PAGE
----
It always astonishes me how much it takes for people to say to some nonsense-spouting pseudo-pundit, "You are nuttier than squirrel shit, and I am no longer listening to anything you say."
Or, more accurately, I don't know how much it takes, because it almost never happens. Once people have decided they like someone's views, it seems like it's damn near impossible to get them to change their minds. Said pundit could go on national television and say, "Scientists have found that the mantle of the Earth is not made of molten magma, it's made of my Grandma Betty's Special Tasty Banana Pudding," and I swear, 95% of the followers would just nod along as if this was a revelation from the Lord Almighty Himself.
It may come as a significant surprise that for once, I'm not talking about Donald Trump. No, this time the person who has given strong evidence that he's been doing sit-ups underneath parked cars is Tucker Carlson, disgraced ex-Fox News commentator, who despite being too obnoxiously racist even for Fox, is still somehow finding venues for his insane vitriol. (One of them, unsurprisingly, is The Social Media Platform Formerly Known As Twitter, because Elon Musk appears to be as much of a bigot as Carlson, if arguably a bit saner.)
The latest missive from Tucker Carlson, though, amazingly has nothing to do with how brown-skinned immigrants are coming for all of us white people. It concerns UFOs (or UAPs, as I guess we're now all supposed to call them), and springboards off the kerfuffle the last few months about government cover-ups of what David Grusch elliptically referred to as "non-human biological entities." (Fer cryin' in the sink, if you mean the A-word, say the A-word. And yes, I'm being deliberately ironic by not saying the A-word myself.)
Carlson, though, has no such sense of delicacy, but he thinks they're not extraterrestrial species -- at least in the conventional sense. Here's what he said, as part of a two-hour interview which I made it through about fifteen minutes of, before my forehead hurt so much from faceplanting that I decided discretion is the better part of valor and gave up:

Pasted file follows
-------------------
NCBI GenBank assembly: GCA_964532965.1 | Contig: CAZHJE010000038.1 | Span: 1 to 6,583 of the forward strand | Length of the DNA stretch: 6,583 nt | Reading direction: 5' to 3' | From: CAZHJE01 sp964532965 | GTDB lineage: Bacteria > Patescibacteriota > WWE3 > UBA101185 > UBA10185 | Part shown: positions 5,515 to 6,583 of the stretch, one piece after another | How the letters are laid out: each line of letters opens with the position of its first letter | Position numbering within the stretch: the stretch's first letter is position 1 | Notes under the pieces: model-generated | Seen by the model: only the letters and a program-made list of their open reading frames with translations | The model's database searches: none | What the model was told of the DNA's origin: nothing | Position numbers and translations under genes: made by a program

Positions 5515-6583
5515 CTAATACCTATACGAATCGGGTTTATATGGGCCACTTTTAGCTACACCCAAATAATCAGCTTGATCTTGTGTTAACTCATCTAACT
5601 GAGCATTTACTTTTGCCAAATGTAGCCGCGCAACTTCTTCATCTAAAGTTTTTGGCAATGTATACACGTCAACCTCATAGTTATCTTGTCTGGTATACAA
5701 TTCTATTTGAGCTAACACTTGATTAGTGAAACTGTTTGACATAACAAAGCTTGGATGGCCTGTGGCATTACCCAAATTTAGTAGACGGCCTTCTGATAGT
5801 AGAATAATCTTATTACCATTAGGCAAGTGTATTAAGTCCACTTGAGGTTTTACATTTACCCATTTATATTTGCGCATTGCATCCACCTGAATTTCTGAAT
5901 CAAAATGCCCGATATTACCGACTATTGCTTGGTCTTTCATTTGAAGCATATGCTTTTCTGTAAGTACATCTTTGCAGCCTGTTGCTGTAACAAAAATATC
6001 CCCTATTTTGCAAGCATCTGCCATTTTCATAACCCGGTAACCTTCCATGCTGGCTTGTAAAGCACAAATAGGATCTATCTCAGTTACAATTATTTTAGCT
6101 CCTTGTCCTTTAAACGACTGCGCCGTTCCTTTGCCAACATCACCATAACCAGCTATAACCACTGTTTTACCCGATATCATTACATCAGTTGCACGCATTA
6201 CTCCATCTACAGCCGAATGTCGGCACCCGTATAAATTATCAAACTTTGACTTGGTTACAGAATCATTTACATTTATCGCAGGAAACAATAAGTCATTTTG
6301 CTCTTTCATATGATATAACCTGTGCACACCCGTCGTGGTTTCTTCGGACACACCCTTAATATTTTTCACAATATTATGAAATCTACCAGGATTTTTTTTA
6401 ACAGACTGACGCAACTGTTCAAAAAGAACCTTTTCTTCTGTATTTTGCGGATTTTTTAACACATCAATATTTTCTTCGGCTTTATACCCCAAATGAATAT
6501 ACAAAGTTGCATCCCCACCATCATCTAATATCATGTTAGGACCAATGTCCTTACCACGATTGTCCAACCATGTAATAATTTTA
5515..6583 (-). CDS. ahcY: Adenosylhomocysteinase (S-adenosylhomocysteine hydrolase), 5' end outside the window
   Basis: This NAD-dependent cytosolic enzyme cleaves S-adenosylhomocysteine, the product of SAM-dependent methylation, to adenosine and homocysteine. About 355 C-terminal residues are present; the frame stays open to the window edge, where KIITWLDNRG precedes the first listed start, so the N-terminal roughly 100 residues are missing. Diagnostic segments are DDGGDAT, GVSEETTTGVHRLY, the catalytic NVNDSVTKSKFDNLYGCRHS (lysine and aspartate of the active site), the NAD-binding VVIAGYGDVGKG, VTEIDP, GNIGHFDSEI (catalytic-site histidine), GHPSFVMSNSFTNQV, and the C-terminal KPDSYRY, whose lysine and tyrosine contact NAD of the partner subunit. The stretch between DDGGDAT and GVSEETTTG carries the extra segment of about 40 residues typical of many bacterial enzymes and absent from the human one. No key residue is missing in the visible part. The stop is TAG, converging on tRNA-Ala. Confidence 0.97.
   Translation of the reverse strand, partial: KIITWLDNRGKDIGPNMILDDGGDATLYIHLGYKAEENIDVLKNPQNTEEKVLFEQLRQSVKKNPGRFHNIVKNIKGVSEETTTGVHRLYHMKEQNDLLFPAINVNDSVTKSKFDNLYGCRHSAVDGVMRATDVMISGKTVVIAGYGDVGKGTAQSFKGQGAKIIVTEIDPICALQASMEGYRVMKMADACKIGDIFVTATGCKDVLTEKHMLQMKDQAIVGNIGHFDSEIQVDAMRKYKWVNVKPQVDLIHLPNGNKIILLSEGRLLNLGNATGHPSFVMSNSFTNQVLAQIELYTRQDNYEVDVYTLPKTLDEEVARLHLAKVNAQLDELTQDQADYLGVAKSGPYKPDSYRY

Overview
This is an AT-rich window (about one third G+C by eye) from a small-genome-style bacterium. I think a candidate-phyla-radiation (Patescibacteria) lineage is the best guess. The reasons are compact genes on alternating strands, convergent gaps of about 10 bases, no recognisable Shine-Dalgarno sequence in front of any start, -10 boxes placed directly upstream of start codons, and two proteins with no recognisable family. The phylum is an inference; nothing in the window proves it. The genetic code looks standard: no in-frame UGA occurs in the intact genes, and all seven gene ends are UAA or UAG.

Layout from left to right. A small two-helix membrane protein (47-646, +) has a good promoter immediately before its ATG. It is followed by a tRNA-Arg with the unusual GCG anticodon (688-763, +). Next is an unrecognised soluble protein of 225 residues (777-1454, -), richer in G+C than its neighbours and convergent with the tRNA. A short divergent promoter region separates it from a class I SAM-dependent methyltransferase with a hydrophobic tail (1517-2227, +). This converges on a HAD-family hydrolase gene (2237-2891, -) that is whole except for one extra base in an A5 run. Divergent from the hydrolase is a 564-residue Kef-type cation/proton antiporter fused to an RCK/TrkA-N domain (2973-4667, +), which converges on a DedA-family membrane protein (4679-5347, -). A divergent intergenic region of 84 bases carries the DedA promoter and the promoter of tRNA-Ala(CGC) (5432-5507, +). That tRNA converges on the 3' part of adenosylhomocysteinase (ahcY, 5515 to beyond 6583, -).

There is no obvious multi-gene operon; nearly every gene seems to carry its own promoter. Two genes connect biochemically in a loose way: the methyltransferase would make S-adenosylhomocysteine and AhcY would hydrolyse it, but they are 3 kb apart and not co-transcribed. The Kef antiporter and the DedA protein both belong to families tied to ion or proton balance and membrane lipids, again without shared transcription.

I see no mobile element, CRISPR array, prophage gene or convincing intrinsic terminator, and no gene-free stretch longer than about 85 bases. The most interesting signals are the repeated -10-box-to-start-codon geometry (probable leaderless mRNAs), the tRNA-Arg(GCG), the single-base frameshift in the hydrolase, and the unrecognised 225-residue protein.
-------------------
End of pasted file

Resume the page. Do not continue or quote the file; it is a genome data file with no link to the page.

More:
It’s my personal belief based on a fair amount of evidence that they’re not aliens. They’ve always been here, and I do think it’s spiritual, There are forces that aren’t human that do exist in a spiritual realm of some kind, that we cannot see, and that when you think about it, will sorta make you think we live in an ant farm... I do know that informed people have said that the U.S. government has an agreement with these entities.
The whole thing smacks of the "prison planet" hypothesis, whose most vocal supporter is Ellis Silver, about whom I wrote here at Skeptophilia a while back. The idea is that humans evolved elsewhere in the universe, and our ancestors were transported to Earth because we're so violent, and we're stuck here until we learn our lesson. (Given recent world events, we don't seem to be catching on very quickly.)
In any case, Carlson takes it a step further, hybridizing Silver's ideas with the Book of Enoch and various episodes of The X Files to create a new brand of batshittery all his own. In short, he seems to have taken on a job as conductor of the Express Train to CrazyTown, and a significant slice of Americans are just thrilled to hop on board.
So I encourage you to watch the interview (linked above), if you've got the stomach for it. Myself, I have a hard time watching Tucker Carlson even with the sound turned off, because in my opinion he's only beaten out narrowly by Ted Cruz in the contest for the World's Most Punchable Face. But given that Carlson has been floated seriously as a contender for the vice presidential choice for whomever the Republican nominee is for president in 2024, and a possible candidate for president in his own right in 2028, it behooves us all to be aware that he appears to be a few fries short of a Happy Meal. To quote skeptic Jason Colavito, "That a leading contender for high office and one of the most influential figures on the right believes in some variation of Nephilim Theory is depressing. That a powerful network of advocates has infiltrated both political parties to spread ancient mythology as though it were scientific revelation, and government and media cheer them on, is terrifying."